"Punch Club," the boxing management simulation game, has been a word-of-mouth hit for mobile and PC gamers since its release in January. Unfortunately for tinyBuild and Lazy Bear Games — the publisher and developer behind "Punch Club" — the game has been a huge hit with pirates. It has been pirated over 1.6 million times. That rampant piracy can have devastating effects for the industry and gamers alike, Alex Nichiporchik, tinyBuild CEO, said in an interview with International Business Times.
The piracy numbers were revealed in a blog post published Monday by tinyBuild. The publisher used code within the game to determine which players purchased a copy of "Punch Club" and who was pirating the game. In terms of sales, after accounting for users installing the game on additional devices, 72.9 percent of the copies were sold for use on PC with 27.1 percent of sales from Android and iOS users. The piracy numbers had a similar breakdown with PC, Mac and Linux accounting for 68.9 percent of all pirated copies. "Punch Club" was downloaded 1.137 million times across all computer platforms.
"We all know piracy is huge, it's just shocking to see it in real numbers. It really f---ing sucks," Nichiporchik said.
One potential solution would be to require an always-on Internet connection — where a user would need to login and have a verified copy — when playing a game, but that has its own set of challenges. "The obvious business logic here is to try and somehow restrict access to the game, make it harder to play without an online connection," Nichiporchik said. "We all know where that leads ... I don't want to cripple the user experience of our fans to offset piracy."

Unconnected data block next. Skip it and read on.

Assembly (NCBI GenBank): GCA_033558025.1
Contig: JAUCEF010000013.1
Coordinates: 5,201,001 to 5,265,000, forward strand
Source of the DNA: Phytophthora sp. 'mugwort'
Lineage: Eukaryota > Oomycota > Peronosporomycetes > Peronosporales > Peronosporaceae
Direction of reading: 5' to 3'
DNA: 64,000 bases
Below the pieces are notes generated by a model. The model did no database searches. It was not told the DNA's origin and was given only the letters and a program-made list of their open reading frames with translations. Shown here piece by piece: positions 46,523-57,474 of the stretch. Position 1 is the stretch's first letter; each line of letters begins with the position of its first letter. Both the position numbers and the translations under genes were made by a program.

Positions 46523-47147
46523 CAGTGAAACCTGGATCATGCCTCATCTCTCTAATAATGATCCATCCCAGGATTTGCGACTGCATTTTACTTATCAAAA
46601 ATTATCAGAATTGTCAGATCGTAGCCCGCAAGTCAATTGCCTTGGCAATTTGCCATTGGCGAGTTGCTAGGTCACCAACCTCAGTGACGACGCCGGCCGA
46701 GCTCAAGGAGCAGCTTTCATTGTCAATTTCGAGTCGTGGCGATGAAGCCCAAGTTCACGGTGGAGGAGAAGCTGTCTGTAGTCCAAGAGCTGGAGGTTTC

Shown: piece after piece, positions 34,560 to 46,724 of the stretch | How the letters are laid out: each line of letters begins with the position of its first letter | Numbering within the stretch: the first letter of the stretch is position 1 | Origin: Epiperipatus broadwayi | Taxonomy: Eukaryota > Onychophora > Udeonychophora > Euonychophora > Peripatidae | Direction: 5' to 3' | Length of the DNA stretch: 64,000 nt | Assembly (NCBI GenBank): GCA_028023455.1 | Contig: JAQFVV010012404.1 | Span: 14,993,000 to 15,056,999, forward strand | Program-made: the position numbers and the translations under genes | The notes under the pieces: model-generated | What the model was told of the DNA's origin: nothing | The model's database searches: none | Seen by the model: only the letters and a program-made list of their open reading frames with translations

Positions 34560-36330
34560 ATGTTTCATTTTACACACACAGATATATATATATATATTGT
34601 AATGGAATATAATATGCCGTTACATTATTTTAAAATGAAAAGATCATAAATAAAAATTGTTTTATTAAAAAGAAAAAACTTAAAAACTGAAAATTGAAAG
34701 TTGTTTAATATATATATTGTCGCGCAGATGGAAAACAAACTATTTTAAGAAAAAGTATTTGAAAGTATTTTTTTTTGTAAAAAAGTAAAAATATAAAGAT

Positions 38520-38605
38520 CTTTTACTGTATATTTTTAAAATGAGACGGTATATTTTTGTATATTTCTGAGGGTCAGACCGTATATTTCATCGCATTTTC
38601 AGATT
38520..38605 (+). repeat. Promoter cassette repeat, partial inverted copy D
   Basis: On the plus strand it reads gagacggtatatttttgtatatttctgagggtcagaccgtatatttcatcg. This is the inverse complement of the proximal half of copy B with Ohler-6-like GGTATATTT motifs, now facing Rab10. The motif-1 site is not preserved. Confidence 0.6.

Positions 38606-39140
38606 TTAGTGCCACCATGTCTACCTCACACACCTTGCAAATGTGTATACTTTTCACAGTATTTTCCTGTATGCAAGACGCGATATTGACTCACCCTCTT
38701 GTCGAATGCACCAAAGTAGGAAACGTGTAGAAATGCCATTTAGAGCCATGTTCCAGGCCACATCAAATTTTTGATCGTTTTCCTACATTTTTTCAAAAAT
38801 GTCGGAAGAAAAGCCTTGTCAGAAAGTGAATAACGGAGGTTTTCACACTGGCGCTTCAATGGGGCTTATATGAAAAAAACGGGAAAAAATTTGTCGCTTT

This is not tinyBuild's first brush with piracy. In an attempt to counteract piracy, tinyBuild intentionally leaked its first game, "No Time to Explain" on the Pirate Bay. "You can’t really stop piracy, all you can do is make it work for you and/or provide something that people actually want to pay for," Nichiporchik said to TorrentFreak at the time.
The game had a unique twist: all the characters became pirates. It was a way to control the situation while raising awareness of "No Time to Explain." The gaming community took to social media to praise tinyBuild and many piraters purchased the full version of the game.
There are other ramifications for piracy as publishers attempt to make money on a small pool of sales. "I believe the indirect effects are hugely negative for the industry," Nichiporchik said. "Companies need to start making more money per sold copy and this is where you have all of these overpriced season passes, premium subscriptions to full-priced games, etc. As a gamer, I hate those propositions."
For the Amsterdam and Seattle based tinyBuild, with its staff of three employees, and Russia-based Lazy Bear Games, just two developers, the success of "Punch Club" keeps people employed while paving the way for work on a new game. To avoid potential piracy solutions that could alienate gamers, Nichiporchik is focusing on multiplayer and console titles. Multiplayer titles, such as tinyBuild's "SpeedRunners," had a much lower piracy rate than single player titles, according to Nichiporchik.
"What it means for us is more focus on consoles; this year we're gearing up to release a dozen console titles on PS4, Xbox One, and Wii U. What we are aiming for is launching games across as many platforms as possible. It creates a snowball effect for our marketing efforts, and helps offset the piracy issue," Nichiporchik said.